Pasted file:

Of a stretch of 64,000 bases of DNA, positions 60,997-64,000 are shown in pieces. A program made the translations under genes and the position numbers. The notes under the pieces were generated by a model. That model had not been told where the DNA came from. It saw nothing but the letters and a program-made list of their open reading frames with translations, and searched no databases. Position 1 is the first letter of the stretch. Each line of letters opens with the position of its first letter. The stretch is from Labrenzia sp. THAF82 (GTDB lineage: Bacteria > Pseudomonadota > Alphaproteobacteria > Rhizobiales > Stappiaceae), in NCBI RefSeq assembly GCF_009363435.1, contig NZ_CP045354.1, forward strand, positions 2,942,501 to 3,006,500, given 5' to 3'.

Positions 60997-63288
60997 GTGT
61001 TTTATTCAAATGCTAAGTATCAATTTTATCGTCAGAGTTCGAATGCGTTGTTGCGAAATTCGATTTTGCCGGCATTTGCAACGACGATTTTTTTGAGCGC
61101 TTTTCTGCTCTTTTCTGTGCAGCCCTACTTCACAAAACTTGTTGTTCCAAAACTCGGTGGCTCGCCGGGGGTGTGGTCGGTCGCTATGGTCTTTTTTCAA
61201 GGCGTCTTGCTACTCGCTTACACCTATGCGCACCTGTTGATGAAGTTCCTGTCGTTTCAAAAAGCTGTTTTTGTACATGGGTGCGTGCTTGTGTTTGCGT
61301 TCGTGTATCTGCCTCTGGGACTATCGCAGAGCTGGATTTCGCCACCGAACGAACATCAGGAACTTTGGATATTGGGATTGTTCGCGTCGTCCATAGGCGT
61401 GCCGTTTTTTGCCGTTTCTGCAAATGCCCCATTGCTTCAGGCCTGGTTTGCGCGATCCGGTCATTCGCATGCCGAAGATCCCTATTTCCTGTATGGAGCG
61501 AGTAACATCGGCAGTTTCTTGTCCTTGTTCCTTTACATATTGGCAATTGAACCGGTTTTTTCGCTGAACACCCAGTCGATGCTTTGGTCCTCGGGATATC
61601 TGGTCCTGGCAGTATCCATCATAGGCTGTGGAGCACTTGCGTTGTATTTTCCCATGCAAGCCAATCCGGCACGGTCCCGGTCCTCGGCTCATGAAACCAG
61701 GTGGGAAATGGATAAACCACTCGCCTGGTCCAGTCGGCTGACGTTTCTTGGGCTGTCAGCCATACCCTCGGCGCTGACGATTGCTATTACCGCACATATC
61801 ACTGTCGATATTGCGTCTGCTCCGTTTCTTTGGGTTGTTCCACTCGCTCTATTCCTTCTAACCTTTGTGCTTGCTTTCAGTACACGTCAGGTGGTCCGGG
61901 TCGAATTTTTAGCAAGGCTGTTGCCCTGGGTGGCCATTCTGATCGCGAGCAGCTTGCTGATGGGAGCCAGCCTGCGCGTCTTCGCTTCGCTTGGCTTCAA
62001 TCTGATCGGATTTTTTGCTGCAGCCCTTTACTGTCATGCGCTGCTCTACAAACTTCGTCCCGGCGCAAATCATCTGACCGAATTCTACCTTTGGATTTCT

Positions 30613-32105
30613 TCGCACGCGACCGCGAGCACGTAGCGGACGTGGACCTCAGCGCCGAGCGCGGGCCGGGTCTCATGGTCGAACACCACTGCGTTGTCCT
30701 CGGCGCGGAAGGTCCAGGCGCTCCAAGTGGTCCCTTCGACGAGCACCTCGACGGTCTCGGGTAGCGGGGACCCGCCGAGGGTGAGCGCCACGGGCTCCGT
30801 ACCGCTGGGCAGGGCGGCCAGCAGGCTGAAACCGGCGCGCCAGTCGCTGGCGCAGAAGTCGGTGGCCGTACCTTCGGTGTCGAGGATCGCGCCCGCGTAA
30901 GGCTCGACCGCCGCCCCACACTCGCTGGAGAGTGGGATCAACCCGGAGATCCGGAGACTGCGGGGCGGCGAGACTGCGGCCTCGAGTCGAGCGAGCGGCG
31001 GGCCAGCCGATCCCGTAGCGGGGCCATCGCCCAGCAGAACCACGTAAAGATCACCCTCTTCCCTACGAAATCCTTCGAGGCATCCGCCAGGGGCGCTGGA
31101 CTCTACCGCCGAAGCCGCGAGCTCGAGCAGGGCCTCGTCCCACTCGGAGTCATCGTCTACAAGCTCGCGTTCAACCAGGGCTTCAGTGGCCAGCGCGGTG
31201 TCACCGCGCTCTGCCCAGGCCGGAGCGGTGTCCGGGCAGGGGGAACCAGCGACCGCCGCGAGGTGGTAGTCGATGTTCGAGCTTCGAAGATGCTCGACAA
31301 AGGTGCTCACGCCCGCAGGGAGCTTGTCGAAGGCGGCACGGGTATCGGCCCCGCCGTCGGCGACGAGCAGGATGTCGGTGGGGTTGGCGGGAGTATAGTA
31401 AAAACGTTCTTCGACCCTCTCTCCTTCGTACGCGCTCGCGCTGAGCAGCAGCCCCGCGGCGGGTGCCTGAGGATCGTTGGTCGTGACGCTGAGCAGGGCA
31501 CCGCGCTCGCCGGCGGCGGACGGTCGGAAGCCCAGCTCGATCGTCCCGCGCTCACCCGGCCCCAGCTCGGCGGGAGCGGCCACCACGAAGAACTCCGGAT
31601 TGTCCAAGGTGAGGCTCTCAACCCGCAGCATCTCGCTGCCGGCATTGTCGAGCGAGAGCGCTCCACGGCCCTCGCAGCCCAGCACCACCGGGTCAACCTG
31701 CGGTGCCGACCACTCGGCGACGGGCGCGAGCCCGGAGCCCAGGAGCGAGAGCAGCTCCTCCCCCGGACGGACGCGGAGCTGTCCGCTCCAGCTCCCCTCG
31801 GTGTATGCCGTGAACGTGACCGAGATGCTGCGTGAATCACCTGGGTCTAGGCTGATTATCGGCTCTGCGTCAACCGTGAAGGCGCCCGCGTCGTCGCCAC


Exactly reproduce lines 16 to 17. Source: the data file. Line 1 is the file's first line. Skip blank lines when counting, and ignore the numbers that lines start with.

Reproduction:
30613 TCGCACGCGACCGCGAGCACGTAGCGGACGTGGACCTCAGCGCCGAGCGCGGGCCGGGTCTCATGGTCGAACACCACTGCGTTGTCCT
30701 CGGCGCGGAAGGTCCAGGCGCTCCAAGTGGTCCCTTCGACGAGCACCTCGACGGTCTCGGGTAGCGGGGACCCGCCGAGGGTGAGCGCCACGGGCTCCGT